These days, the importance of high-precision spatial information as a basic infrastructure is increasingly highlighted in various future-oriented industries such as autonomous driving, drone, augmented reality (AR) and virtual reality (VR). Standardization of reliable, accurate and high-precision spatial information and supply of the information for efficient decision making are two of the most basic requirements for spatial information in future convergence industries and are two of the most essential roles of spatial information.
The first form of spatial information dates back to the 1960s. At that time, the Canadian government developed the Canada Geographic Information System (CGIS) for effective utilization of natural resources and lands amid urban concentration. Spatial information-related technical and academic frameworks began to be formed based on the CGIS and then showed a rapid growth in the 1980s and the 1990s based on the development of computer and communications technology.
Although the definition of spatial information may vary from person to person, the most universal term for referring to it is geographic information system (GIS). According to the Spatial Data Industry Promotion Act of South Korea, spatial information can be broadly defined as location information on natural and artificial objects present in spaces such as above-ground and underground spaces and those in and around bodies of water and relevant information necessary for spatial recognition and decision making.
The concept of spatial information including electronic map is currently being combined and integrated with various types of data and expanding to cover new and more valuable forms in connection with the ongoing mobile innovation smartphones are representative of. In particular, spatial information has characteristics as infrastructure, which means it can be easily combined and integrated with other services, and thus can give rise to decent jobs and high value-added industries in the future when linked to promising future technologies such as artificial intelligence (AI). It is certain that its importance will increase over time with the rapid development of new industries such as VR, AR, AI, drone, autonomous driving, online-to-offline (O2O) and the Internet of Things (IoT).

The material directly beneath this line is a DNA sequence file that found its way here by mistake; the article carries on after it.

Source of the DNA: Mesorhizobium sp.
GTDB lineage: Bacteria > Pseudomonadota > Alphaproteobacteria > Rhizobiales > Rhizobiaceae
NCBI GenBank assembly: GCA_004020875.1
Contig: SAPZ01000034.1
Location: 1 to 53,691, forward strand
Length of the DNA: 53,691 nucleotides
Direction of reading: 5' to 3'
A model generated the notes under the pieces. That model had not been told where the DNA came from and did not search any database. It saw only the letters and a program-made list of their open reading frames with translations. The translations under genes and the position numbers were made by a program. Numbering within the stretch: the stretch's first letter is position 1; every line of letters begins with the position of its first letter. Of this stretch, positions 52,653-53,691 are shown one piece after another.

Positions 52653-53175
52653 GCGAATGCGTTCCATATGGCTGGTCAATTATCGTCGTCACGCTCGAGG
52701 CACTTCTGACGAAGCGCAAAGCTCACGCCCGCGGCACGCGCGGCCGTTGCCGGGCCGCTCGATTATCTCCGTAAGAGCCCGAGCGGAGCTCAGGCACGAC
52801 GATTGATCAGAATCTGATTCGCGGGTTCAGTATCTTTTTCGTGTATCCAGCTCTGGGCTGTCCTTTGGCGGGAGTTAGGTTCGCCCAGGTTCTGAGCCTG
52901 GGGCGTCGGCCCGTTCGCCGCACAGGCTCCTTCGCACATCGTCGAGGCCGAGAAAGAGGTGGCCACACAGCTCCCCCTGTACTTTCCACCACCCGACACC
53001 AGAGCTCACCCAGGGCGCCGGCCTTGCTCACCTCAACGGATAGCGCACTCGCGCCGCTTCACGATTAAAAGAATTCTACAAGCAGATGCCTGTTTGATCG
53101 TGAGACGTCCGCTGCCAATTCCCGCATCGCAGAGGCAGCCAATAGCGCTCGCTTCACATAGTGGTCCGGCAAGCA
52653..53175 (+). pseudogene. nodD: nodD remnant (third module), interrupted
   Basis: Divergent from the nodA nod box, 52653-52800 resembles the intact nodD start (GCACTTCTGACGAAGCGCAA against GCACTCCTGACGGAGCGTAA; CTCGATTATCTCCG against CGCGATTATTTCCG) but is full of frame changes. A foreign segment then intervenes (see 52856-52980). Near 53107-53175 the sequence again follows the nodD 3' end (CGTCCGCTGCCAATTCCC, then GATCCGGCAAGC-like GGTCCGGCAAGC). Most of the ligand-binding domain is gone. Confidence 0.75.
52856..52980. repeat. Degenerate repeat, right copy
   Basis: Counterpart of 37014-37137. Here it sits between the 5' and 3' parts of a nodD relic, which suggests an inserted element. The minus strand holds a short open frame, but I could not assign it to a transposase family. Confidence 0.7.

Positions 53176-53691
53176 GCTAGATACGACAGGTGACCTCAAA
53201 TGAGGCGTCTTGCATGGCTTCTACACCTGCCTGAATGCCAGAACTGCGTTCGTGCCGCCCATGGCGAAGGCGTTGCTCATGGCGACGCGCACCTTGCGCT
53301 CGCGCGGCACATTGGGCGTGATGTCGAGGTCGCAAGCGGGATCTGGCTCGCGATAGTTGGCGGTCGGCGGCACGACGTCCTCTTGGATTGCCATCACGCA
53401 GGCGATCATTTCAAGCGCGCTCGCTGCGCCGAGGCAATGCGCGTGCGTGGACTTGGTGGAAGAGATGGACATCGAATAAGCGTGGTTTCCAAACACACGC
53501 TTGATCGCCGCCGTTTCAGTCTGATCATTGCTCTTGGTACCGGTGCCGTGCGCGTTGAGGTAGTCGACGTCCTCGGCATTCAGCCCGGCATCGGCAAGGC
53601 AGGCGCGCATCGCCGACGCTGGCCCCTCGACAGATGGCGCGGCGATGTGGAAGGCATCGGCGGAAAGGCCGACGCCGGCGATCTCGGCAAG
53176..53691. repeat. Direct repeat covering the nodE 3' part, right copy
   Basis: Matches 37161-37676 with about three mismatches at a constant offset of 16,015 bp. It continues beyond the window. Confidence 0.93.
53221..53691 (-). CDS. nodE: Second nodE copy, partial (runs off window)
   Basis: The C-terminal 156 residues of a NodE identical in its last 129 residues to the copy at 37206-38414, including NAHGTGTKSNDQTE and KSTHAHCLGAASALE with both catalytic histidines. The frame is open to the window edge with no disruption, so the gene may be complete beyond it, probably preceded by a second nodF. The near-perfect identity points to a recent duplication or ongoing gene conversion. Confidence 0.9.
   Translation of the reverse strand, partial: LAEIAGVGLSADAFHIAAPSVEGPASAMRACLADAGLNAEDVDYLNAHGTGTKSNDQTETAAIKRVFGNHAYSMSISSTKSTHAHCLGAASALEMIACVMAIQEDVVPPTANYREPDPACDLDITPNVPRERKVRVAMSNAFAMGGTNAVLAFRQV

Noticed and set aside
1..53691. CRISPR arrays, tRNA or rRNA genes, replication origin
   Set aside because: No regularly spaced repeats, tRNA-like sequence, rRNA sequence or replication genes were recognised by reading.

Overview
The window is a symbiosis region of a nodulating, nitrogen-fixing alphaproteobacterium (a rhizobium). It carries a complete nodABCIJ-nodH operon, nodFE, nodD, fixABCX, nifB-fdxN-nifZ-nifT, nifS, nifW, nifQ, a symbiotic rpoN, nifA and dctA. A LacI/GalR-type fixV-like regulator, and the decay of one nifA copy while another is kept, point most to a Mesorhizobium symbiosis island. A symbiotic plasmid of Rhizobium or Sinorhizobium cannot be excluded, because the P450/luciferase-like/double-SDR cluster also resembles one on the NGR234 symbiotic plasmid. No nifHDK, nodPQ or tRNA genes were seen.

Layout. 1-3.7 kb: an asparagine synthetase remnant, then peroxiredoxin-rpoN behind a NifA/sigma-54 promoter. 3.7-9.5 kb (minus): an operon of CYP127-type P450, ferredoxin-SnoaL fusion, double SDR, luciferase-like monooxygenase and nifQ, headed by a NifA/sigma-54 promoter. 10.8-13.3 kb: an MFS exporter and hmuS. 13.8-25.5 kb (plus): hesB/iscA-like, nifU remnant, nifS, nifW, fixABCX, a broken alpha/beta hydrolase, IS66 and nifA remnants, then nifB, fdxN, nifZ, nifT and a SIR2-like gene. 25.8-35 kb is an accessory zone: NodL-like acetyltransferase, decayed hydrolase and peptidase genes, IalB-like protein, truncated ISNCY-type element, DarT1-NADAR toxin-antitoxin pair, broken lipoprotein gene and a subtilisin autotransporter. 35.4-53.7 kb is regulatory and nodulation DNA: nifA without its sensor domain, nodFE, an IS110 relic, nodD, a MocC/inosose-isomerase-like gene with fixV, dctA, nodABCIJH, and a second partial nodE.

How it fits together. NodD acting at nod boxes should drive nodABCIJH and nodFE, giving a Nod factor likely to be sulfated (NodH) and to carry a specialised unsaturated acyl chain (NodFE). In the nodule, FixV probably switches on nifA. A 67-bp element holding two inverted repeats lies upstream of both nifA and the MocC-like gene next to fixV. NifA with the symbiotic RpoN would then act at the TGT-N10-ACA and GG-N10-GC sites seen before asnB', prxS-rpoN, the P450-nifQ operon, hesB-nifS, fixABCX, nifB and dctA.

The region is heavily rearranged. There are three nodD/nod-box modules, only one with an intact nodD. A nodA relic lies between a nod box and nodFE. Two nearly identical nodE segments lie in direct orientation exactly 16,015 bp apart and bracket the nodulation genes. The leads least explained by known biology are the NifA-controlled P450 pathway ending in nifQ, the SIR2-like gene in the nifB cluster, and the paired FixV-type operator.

Examples of spatial information-based technological integration and convergence include drone-based bird’s-eye view aviation images becoming increasingly frequent in South Korean TV dramas popular with people all over the world, the Pokemon Go smartphone game utilizing AR as well as self-driving cars global IT giants are working on now.
The AR in the worldwide sensation Pokemon Go takes the form of maps reflecting the real world. It is none other than this type of map data that Google has been continuing to obtain from the South Korean government. With map data, diverse forms of added value can be created without being limited to games such as the Pokemon Go. It is in this vein that Uber, which uses Google’s map data, has begun to work on its own maps.
At present, inter-industrial integration and convergence accounts for 40% of the spatial information industry as a whole and services based on spatial information integration and convergence are growing 30% a year. U.S. companies leading the industry with top notch technology, such as Google and Apple, are dominating relevant techniques and China is striving to catch up with them by means of R&D and patent acquisition. Unless South Korea is in a hurry to secure key spatial information technology, its dissemination and utilization in related industries will be limited due to the lack of efficiency.
In this context, the South Korean Ministry of Land, Infrastructure & Transport selected spatial information as one of the seven promising sectors to benefit from the ministry’s intensive support early this year with autonomous car, drone, smart city and so on. In addition, the ministry has provided 15 types of spatial data, including digital maps, for free since March this year for a boom in the sector and signed a business agreement in July with Kakao so that three-dimensional spatial information can be provided for the development of realistic digital content combined with AR, games, etc.